I've been trying to make that transition for 8 years now. I'm still nowhere close.

One way to help aspiring farmers would be to get the same type of small harvesting equipment that's available in Asia, and make it available here at an affordable price. Because having a machine to harvest my beans would mean I could grow an acre or more, instead of being limited to what I can harvest by hand. The seed company I grow for wants 100-400 pounds of it per year! The most I've been able to pick and clean was around 20 pounds, and that was with doing no other farm work.

I've been working on coming up with designs for equipment that would work on my existing tractor, but I also don't have anywhere to build my prototypes, so it's just theory. You find a company that can make or import small harvesting equipment, at a price normal people can afford, and you'll see the ranks of successful small farmers explode.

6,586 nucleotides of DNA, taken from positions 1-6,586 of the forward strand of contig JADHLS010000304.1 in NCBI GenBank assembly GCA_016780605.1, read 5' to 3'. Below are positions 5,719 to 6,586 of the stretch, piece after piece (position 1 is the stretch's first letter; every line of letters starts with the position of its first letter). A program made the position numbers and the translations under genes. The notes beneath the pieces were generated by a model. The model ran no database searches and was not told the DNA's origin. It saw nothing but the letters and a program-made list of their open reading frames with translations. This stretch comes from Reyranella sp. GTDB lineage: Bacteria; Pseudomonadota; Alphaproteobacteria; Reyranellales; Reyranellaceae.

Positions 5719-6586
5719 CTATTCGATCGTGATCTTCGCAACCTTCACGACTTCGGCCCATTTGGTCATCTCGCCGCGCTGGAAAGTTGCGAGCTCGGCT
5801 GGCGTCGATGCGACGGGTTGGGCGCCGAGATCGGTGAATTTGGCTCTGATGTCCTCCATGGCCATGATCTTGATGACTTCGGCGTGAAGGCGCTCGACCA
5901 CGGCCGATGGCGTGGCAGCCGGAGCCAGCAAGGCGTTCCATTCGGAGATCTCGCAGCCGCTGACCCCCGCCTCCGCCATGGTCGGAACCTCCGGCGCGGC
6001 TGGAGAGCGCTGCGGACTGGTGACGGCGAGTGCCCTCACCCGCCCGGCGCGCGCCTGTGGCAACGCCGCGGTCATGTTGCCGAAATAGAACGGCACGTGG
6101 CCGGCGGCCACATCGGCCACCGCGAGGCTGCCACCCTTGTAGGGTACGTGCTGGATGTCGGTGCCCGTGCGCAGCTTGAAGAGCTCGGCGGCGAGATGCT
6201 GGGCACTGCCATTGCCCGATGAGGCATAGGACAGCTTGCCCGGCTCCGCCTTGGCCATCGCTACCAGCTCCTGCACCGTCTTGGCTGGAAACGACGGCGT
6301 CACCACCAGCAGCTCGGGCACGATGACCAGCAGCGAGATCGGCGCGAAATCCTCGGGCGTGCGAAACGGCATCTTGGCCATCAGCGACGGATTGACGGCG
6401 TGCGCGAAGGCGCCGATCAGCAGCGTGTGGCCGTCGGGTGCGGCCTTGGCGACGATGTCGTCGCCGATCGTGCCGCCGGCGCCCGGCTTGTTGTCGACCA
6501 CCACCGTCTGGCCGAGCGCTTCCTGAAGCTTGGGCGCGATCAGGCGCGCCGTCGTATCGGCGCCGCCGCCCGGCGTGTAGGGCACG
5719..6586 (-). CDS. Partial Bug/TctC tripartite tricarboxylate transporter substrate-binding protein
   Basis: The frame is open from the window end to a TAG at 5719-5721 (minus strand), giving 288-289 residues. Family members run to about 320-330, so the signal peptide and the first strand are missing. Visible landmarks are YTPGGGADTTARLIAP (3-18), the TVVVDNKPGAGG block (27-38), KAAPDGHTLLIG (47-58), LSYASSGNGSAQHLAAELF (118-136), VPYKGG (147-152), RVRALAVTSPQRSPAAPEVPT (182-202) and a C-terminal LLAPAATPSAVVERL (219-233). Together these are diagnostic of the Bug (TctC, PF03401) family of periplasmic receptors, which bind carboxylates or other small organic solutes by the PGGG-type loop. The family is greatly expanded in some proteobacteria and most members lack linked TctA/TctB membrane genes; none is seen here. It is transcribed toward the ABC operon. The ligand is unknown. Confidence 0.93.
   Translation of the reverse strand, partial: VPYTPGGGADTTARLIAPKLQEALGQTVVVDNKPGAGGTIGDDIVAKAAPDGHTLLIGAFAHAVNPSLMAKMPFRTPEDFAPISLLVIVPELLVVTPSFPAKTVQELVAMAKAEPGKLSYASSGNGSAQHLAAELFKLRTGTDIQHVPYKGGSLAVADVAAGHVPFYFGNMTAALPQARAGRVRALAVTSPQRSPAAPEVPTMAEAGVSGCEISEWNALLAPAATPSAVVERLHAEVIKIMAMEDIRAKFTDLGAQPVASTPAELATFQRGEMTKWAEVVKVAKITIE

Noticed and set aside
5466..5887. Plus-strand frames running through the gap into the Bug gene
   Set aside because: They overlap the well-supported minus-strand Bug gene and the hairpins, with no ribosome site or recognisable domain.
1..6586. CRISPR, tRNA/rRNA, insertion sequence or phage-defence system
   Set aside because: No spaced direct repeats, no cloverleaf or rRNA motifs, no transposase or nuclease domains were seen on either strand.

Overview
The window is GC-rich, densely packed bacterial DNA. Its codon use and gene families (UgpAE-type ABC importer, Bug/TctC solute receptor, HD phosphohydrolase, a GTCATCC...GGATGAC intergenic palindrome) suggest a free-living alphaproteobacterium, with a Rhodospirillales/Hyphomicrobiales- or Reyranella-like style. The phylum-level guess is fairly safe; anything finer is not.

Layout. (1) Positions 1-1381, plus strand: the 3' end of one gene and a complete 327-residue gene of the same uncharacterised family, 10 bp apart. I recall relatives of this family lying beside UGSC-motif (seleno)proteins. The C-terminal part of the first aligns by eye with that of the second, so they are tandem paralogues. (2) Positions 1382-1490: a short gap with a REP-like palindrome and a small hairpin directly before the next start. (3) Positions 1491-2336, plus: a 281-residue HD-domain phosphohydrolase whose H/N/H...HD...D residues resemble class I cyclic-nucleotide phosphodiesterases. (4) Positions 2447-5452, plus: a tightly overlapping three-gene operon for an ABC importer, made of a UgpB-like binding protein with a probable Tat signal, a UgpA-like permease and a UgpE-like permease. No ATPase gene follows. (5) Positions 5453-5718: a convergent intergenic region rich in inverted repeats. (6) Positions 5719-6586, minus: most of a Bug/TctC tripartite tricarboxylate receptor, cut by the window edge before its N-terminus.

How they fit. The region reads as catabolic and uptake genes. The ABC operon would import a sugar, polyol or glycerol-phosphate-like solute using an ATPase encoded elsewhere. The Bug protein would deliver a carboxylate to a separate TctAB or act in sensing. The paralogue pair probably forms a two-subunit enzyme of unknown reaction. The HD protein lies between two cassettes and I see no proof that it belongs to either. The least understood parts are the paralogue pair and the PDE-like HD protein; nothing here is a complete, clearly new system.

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Adam said, "Meanwhile, I can pick weeds for wealthy people and charge $50 an hour for me and my helpers time. A bank will see that I am making money and will finance all the equipment I want.  



I personally have not seen anything as easy as this.

To me, to be a successful young farmer, a person would need to have either grown up in a successful farming family, married into one, or been independently wealthy enough to buy a successful working farm.

That is not to say it can't or hasn't been done. This is just how I have seen or heard of it being done.

How are you struggling?
 
pollinator
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If you can make $50 an hour pulling weeds, why would you want to be a farmer?  Every small farmer I know is struggling to make a living and none of them are making $50 an hour.
 
pollinator